During your first year (level 4), your weekly timetable will typically consist of:
When not attending your teaching, sessions mentioned above, you will be expected to continue learning independently through self-study. Typically, this will involve reading journal articles and books, working on projects, undertaking research, and preparing for assessments including coursework, presentations and examinations. Your independent learning is supported by the facilities available including the library and Study Hub, Laptop hire, and with online materials in MyUniHub (see student support section below).
Your overall workload will include the activities listed above, and with each credit being completed equating to 10 hours of study time (You will complete 120 credits per level of study, which are broken down into modules of typically 30 credits). While your actual hours may depend on the optional module that you choose (if available), the following information will give you an indication of how much time is allocated to teaching and independent study on your course:
22% of your time is spent in timetabled Teaching and learning - typical structure activity:
23% of your time is spent in timetabled Teaching and learning - typical structure activity:
17% of your time is spent in timetabled Teaching and learning - typical structure activity:
We’ve made changes to how we assess our courses due to the restrictions which were in place during the pandemic. We’re reviewing what aspects of these changes to take forwards into 2021/22 and you’ll be provided information on this by your academic department.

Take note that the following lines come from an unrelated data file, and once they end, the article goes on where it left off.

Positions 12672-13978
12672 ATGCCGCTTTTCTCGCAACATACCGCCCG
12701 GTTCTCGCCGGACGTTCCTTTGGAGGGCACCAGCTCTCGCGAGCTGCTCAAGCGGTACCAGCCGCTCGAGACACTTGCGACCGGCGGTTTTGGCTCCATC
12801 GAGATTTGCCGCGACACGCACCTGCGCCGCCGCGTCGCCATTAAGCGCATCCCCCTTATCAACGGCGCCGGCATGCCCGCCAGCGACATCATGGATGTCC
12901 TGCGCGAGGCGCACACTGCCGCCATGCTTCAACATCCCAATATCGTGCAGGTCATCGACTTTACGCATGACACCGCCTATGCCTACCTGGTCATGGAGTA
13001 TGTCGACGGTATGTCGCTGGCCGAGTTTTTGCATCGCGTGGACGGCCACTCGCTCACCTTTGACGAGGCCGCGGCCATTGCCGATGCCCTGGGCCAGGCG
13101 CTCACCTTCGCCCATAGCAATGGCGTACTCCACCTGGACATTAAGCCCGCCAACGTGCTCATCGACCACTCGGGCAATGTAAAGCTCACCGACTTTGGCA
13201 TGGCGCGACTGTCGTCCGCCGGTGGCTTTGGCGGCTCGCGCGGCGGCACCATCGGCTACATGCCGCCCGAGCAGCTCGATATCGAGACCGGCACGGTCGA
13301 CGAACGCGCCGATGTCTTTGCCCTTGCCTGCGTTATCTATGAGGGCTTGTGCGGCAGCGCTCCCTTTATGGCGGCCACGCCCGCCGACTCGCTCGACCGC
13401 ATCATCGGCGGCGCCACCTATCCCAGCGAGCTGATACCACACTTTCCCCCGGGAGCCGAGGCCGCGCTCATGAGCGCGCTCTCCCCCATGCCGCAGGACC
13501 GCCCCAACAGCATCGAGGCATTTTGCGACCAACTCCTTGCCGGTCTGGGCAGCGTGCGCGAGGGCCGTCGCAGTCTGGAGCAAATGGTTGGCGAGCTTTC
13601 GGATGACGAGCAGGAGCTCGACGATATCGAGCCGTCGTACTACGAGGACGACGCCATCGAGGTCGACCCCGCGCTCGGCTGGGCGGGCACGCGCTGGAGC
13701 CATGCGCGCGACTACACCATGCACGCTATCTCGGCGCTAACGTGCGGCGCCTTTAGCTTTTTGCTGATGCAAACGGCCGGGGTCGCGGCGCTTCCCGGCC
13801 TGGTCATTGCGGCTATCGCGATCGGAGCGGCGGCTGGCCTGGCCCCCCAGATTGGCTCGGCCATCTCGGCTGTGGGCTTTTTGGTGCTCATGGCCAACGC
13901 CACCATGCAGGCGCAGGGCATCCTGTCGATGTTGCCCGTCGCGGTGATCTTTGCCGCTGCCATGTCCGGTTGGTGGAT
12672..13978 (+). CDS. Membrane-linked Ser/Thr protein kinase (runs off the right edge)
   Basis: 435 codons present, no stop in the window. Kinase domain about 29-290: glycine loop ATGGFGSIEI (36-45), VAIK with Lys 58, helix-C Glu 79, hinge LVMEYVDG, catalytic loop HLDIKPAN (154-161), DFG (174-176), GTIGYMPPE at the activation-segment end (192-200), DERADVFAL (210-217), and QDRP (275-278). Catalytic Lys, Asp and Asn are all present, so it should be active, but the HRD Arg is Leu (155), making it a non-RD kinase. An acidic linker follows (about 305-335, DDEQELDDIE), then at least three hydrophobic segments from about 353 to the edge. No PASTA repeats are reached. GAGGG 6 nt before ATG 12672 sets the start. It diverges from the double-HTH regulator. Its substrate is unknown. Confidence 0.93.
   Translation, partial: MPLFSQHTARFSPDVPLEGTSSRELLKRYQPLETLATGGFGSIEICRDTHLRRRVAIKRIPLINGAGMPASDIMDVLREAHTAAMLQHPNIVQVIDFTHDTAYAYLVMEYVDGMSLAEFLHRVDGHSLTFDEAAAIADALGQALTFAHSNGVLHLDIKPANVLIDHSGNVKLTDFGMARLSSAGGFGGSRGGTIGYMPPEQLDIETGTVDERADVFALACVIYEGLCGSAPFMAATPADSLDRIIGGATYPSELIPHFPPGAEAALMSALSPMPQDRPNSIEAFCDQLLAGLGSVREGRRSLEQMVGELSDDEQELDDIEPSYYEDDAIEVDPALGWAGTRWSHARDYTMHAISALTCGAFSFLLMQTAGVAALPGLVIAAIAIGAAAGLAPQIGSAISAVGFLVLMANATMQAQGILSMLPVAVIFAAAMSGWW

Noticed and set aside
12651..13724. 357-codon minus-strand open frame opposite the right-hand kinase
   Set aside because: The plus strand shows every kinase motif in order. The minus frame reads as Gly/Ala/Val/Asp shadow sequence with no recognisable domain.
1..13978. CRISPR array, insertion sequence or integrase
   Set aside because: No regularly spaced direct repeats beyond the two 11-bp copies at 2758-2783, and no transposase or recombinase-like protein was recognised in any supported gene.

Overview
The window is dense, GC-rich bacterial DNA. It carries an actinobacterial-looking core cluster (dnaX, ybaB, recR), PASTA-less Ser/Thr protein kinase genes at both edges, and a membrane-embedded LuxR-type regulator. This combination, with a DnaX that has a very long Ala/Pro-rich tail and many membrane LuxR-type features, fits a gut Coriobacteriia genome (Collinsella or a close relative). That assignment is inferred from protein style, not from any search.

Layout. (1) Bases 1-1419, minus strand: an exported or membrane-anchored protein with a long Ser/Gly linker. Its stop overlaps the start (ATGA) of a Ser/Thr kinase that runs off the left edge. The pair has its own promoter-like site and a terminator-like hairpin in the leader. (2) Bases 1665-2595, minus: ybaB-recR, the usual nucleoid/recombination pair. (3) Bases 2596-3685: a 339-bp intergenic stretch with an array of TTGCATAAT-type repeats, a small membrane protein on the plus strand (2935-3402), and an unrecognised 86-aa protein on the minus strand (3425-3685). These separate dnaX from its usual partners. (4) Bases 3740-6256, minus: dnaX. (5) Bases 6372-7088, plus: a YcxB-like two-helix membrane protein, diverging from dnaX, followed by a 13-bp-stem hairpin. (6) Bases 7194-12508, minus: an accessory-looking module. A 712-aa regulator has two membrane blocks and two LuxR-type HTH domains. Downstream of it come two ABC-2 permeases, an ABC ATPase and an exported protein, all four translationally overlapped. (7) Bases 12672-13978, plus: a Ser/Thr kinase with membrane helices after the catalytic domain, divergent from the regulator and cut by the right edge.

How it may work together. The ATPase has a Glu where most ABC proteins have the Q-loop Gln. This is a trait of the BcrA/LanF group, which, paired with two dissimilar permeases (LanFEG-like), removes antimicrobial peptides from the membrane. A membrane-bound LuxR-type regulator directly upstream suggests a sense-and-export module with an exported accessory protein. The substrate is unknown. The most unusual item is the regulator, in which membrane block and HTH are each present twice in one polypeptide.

The course will provide you with opportunities to test your knowledge and understanding informally through ‘formative’ assessment. This will be completed before your formal ‘summative’ assessment which will count towards your final marks. Each module normally contains at least one piece of formative assessment from which you will receive feedback from your tutor. Formative assessments are developmental and any grade you receive from formative assessment does not count towards your final marks.
There is formal ‘summative’ assessment as part of the module, usually towards the end of the module. Assessment methods could include written examinations, a range of coursework including essays, laboratory reports, portfolios, and your main final year project. The grades from the summative assessments count towards your module mark. Assessments are reviewed annually and may be updated based on student feedback, to suit content or based on feedback from an external examiner.
The balance of assessment will depend on the modules that you complete throughout your course. The approximate percentage of the course which is assessed by coursework is outlined below: